AFF is a free, online information-dissemination tool that allows the public to find, customize, and download the results of surveys and censuses related to the U.S. population and economy (http://factfinder.census.gov or available from the Census Bureau's home page, www.census.gov). Large numbers of people with diverse backgrounds use the site daily. In 2010, the site received an average of 3,018,580 hits per day with an average of 369,683 unique visitors per month (AFF Monthly User Statistics, accessed May 10, 2011 from the U.S. Census Intranet). The volume of data in AFF exceeds 40,000 individual tables organized into detailed coding schemes for over 1,500 population groups, over 80,000 industry codes, and between 2 and 14 million geographic areas. Some of the major functions available to users on the AFF Web site include downloading tables and files, building tables, making comparisons, and viewing information and boundaries on a map.

There is evidence that users have difficulties using the legacy AFF Web site (i.e., the version of AFF that existed when this project began). Throughout its existence (about 11 years), AFF has received daily “feedback” emails from users of the Web site detailing their problematic experiences with the site. An online “pop-up window” survey that was administered to randomly selected users in 2010 resulted in identification of usability problems as well. In the delivery of the new AFF Web site, which had to be ready in February 2011 to begin releasing results from the 2010 Census, iterative usability testing was deemed critical for the discovery and remediation of any potential usability issues. The new bookmarking, presentation, and navigation capabilities, as well as new data services, user activity services, logging, and “shopping cart” services were designed with the intention of making the user experience easier, more efficient, and more satisfying. This series of usability tests was designed to test the usability of the new interface with typical users of the AFF Web site.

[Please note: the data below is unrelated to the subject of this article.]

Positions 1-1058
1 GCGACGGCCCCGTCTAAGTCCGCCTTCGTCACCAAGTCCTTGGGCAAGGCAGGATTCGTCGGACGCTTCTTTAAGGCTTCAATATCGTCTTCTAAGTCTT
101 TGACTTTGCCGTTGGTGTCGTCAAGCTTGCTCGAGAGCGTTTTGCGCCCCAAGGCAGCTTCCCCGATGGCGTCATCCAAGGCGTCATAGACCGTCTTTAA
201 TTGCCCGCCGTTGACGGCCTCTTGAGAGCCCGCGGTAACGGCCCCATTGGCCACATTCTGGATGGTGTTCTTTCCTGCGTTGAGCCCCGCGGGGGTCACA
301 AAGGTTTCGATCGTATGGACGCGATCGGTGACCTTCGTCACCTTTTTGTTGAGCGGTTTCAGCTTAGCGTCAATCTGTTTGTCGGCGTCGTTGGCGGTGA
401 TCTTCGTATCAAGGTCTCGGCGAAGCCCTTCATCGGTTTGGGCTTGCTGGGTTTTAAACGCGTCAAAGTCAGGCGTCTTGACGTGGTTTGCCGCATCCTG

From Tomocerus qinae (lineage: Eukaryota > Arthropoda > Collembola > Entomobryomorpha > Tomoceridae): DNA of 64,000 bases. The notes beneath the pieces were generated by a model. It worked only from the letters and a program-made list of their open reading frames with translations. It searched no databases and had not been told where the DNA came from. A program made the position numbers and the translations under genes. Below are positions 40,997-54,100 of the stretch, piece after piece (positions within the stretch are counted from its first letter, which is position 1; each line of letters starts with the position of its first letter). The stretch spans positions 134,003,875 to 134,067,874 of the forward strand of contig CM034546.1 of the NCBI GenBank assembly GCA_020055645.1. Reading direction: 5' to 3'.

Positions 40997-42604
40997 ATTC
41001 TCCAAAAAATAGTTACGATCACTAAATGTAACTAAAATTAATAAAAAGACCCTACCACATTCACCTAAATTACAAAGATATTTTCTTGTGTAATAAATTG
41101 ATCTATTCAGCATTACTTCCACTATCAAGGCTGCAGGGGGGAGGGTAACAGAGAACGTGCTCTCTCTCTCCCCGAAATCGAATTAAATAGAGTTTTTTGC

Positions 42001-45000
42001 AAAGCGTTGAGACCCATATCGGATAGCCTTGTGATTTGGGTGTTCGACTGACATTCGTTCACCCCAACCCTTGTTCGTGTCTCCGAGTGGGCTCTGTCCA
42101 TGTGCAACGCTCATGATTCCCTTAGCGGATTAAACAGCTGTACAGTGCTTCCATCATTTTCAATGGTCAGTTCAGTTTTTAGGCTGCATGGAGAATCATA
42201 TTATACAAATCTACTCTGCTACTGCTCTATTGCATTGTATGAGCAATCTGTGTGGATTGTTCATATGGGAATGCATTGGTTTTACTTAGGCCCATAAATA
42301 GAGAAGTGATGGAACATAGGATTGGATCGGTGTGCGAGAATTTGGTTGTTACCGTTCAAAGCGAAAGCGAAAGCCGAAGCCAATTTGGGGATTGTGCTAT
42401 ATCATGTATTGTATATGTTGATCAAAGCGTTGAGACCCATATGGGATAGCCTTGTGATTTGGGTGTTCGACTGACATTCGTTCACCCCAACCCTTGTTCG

The usability team became involved with the project after the requirements-gathering stage was complete. The project manager approached the usability team for advice about usability testing, and the usability team recommended the iterative approach. Because we had done prior work together on the legacy site, the project manager trusted the usability team and our work. We agreed that we would meet regularly to plan the series of tests and, once testing began, to discuss findings and recommendations to improve the site. Usability was included in the contract with the contractor designers and developers and was expected to be incorporated throughout the project. Throughout the series of tests, we collectively worked with the project manager and the designers and developers (henceforth referred to as the AFF team) to design the study. Thus, together we planned to conduct iterative testing, though no one knew how many iterations we would undergo before the launch of the new site. We agreed that we would track usability metrics (accuracy, efficiency, self-rated satisfaction) with the hopes and expectations that these would increase across iterations. We encouraged the AFF team to attend the live usability sessions and observe users interacting with the Web site. We all agreed that at least one person from the AFF team would be present for each session.